Why, then, will you ask me, isn’t this a 5 butterflies read? To be honest, I blame that on what I read right before reading Only, it was Alexis Hall’s very touching Sand and Ruin and Gold and it probably still had an emotional grip on me. So from my perspective, Only is most likely a full 5 butterflies reading experience in normal circumstances, it just happened that I read it right after something else, like immediately after, and I was probably still in the emotional grip of that previous read. My bad, not the novel’s, I just wanted to make that clear.
I fully recommend Only, and am SO totally reading the next one!...more
Fluttering Thoughts: Worldbuilding: We’re talking one fun Edinburgh setting for the story, and I loved that. It wasn’t too focused upon, but I loved the feeling of the place nonetheless. Characters: Jo was interesting MC, transparent yet very secretive. I can’t say I liked or disliked her, most likely because for most of the novel she’d holding herself back in a way. You’ll get what I mean when you read the novel. Nate was of course crush material, all yummy, alpha male, somewhat player vibe, but tender and caring. I loved his nutty family, especially his sister. Nate and Jo had awesome chemistry, and their one on one was very passionate and awesomely hot :D If there’s one character I would have liked more developed, somehow, it’s Scott. But you know me, I always care more about the villain of the story. Plot: The romance arc was really sweet, usually not my thing, and while I wasn’t head over heels with it, it worked out in the end. The suspense arc wasn’t terribly thrilling (for me…it’s tough to thrill me though, keep in mind), but it had a good tempo and though the action didn’t give me a rush, I liked how tension and conflict were resolved. Writing: First person, past tense narrative, Jo’s POV. Interesting voice. I really loved Pamela L. Todd’s descriptions, not lengthy or too emphasized upon, but definitely suggestive. Curb Appeal: Cool cover, interesting blurb. Good impulsive buy candidate for my suspense-y reading moods.
All in all, I had a good time reading a story that I will say was very much vanilla and sweet for me. While we’re talking tortured characters and traumatic MC past, I’d say Pamela L. Todd’s writing has a way of making even shocking scenes flow smoothly, leaving your feathers quite unruffled somehow. As an adrenaline junkie and a totally sadistic & evil reader, I would have enjoyed a darker, more haunting kind of approach because that’s what I’m generally into, but even so the story worked for me. I recommend the novel if you’re into suspense but not into gory details and much violence, plus I’m sure you’ll love this if you’re into sweet romance, because boy was it sweet! Not overly fluffy or anything, but on my scale of things, definitely sweet, even though we’re talking heroine with a traumatic past (and present)....more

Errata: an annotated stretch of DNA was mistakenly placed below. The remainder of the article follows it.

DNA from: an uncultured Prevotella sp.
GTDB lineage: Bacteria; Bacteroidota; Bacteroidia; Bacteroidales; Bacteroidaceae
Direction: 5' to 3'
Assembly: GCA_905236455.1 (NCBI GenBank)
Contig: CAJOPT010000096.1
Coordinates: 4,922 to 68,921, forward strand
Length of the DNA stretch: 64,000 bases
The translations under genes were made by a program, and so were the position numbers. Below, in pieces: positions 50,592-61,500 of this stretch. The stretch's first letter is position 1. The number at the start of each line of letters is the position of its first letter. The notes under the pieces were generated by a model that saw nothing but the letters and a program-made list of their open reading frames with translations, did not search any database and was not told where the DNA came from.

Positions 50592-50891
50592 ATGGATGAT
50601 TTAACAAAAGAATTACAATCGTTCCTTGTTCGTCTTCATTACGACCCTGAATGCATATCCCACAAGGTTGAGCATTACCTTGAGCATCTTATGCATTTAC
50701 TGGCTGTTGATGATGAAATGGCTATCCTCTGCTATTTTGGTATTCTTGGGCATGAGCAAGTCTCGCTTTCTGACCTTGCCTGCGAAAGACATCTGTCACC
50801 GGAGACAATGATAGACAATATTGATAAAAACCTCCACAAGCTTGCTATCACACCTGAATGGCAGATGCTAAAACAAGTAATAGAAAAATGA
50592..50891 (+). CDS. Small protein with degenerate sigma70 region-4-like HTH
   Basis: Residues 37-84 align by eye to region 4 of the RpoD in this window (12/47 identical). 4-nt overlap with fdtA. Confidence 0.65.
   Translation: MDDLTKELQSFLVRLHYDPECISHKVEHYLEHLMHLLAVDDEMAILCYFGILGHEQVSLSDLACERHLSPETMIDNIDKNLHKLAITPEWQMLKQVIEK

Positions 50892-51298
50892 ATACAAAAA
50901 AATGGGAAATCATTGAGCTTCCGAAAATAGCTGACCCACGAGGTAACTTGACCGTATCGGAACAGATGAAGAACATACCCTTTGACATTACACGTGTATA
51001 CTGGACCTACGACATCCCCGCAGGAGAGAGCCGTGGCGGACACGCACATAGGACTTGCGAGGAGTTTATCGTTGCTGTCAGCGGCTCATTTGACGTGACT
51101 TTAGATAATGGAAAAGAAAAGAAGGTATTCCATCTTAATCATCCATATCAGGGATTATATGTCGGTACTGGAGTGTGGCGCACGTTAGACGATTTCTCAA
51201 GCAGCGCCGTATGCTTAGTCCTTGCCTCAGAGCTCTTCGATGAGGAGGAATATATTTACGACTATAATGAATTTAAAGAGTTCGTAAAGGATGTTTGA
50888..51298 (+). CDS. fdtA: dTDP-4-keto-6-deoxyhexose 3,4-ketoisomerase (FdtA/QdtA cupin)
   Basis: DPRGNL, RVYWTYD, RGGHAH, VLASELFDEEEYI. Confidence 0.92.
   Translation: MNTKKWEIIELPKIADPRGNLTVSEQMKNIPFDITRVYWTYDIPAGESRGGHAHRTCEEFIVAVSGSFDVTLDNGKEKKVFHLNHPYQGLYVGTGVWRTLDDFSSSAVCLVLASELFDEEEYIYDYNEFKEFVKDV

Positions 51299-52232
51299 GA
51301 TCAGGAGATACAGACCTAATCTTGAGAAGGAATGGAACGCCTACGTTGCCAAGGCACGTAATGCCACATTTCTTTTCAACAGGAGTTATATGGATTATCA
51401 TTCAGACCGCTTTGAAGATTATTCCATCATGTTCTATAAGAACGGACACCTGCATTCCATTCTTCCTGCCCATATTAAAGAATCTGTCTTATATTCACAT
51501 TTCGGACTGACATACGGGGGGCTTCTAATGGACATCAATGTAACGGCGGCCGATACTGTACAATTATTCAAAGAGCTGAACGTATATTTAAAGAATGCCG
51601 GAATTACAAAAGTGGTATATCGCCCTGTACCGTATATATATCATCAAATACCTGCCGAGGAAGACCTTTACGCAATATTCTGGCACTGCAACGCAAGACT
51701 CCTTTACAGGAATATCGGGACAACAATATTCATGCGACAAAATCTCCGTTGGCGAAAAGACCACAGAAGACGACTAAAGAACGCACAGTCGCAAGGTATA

Review Call me crazy, but there was something about that cover that just called to me, aside the obvious beauty of the illustration. This was a terrifying and breathtaking read, and were it any longer and more developed, it might have killed me.
The worldbuilding is beautiful, post-apocalyptic yet terribly current, but not heavily emphasized upon. And despite featuring mer a lot, it’s a heartbreaking story about human nature in all its terrible beauty.
The main character, the prince, is an interesting and charismatic character, though he tells his story by somehow becoming invisible through it. Never something of himself, always the result of someone else’s desire or action, more as a mirror than a creature of his own, he mostly defines himself through refusing circumstances and demands. What truly stands out is his yearning for freedom, as a form of affection and not only. Nerites took my breath away since he first appeared, and continued to do so throughout the story. Their interaction, unspoken love and mirrored destinies make them an unlikely and perfect pair, in my opinion. Captives in their lives, in their attempts to obtain freedom and love, bound together by the spaces between them, the impossibilities of it all. I’m not sure if I’d call this a happy for now ending, or a bittersweet one, it’s so much up to you as a reader that I won’t deem it one way or another. To me, it was a terribly authentic ending, so real that it hurt.
I’ve read a novel by Alexis Hall and loved it, but this story… this is just so incredibly heartbreaking and beautiful, the writing is just so strong and I’d say literary and powerful… I’m sure I will read more by the same author, and will most likely love it all just as I have loved what I’ve read so far, but this story… this is the kind of work that just looks so much like the jewel of one’s crown that you can’t imagine something else becoming that. Maybe something else will, after all, the sky is the limit, isn’t it?
For sure one of the best reads of this year, and a Bomy Award of Excellence, so 5++++ butterflies. I cried through most of this read. I loved and revered it, and will re-read it and cry over it many, many more times, of this I’m sure. Just… read it. Read it....more